Affiliation: Department of Chemistry, University of South Florida, Tampa, Florida, 33620 USA.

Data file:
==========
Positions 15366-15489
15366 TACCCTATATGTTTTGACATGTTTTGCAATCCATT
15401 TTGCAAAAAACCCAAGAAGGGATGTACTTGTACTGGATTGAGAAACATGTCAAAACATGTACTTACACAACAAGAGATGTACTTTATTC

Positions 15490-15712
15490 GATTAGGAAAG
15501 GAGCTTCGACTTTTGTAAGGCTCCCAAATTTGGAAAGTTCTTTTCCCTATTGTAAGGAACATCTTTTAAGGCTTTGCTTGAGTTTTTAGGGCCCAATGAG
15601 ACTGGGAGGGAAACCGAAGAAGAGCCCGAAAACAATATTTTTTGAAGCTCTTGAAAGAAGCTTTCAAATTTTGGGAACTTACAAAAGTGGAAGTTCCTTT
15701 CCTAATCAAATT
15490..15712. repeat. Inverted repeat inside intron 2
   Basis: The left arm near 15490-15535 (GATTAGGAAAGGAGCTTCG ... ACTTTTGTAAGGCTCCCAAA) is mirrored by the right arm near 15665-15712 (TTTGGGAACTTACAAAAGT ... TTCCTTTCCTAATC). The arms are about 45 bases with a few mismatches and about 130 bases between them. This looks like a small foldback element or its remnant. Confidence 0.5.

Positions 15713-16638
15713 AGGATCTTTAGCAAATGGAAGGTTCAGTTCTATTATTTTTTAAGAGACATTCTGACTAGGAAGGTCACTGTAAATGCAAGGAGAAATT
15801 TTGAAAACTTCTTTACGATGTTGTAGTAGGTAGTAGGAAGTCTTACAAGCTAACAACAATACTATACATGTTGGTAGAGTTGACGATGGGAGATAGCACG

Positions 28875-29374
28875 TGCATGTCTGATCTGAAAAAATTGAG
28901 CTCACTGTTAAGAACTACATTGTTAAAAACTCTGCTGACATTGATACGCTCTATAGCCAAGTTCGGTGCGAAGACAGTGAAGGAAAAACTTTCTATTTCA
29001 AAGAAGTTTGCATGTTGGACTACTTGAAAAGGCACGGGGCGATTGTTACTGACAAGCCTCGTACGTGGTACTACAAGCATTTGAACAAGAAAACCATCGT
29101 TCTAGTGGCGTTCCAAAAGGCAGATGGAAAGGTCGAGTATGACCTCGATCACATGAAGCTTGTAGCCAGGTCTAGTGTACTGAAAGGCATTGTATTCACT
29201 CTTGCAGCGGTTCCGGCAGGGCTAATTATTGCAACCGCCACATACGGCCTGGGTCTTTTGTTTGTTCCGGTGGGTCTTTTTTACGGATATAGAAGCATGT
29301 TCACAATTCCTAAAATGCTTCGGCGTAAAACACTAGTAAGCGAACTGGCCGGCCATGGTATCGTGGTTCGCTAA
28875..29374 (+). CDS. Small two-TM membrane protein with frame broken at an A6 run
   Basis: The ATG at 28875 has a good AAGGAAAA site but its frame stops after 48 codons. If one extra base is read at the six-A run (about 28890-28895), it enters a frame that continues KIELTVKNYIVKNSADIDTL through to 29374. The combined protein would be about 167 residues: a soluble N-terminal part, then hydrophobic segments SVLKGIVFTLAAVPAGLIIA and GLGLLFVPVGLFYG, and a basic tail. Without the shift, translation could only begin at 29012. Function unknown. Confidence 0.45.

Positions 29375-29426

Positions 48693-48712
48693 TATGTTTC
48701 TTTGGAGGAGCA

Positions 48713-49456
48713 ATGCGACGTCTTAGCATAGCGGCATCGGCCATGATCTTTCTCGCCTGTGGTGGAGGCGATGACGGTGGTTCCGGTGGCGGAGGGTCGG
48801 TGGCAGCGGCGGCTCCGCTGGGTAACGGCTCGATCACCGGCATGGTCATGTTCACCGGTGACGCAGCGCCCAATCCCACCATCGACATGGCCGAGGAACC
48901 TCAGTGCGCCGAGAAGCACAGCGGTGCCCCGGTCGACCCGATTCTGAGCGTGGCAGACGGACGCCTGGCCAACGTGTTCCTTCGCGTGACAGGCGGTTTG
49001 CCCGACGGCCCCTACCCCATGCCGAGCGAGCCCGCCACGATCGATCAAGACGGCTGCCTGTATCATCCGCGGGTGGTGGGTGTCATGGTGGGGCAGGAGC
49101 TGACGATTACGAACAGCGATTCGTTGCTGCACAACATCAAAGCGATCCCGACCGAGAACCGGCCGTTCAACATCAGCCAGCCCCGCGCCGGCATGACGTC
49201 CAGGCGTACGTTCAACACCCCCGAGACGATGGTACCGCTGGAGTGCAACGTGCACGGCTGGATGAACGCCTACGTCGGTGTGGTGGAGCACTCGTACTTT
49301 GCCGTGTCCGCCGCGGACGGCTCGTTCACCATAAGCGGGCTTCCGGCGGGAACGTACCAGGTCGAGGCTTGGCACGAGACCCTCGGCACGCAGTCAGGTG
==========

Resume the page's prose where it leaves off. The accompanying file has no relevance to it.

At least as long ago as the ancient Egyptians, sulfur-bearing natural products have been used for their potent medicinal properties. Although extracts from leeks were the earliest sulfur-containing substances to be employed for treatment of microbial and parasitic infections, a wide variety of natural and synthetically derived organosulfur compounds have been found to possess important antibiotic properties. There now exist, for virtually every class of human infection, representative examples of organosulfur anti-infective agents. By definition, these anti-infectives are compounds capable of preventing, inhibiting, or treating one or more types of infection. Except for their sometimes pungent odor and chemical instability, most antimicrobially active organosulfur compounds display few ill side effects. Given this era of drug resistance in which there is an ever-increasing demand for new antibiotics, organosulfur compounds may provide leads to novel therapies. In this review, we survey the microbiological properties and biochemical behavior of those organosulfur compounds whose activity depends specifically on the reaction of the organosulfur functionality with a biological target. The most common or likely mechanistic pathways by which these interactions occur are presented as a means to better understand the compounds modes of action, and to appreciate the opportunities that may exist towards designing yet even more effective anti-infective agents.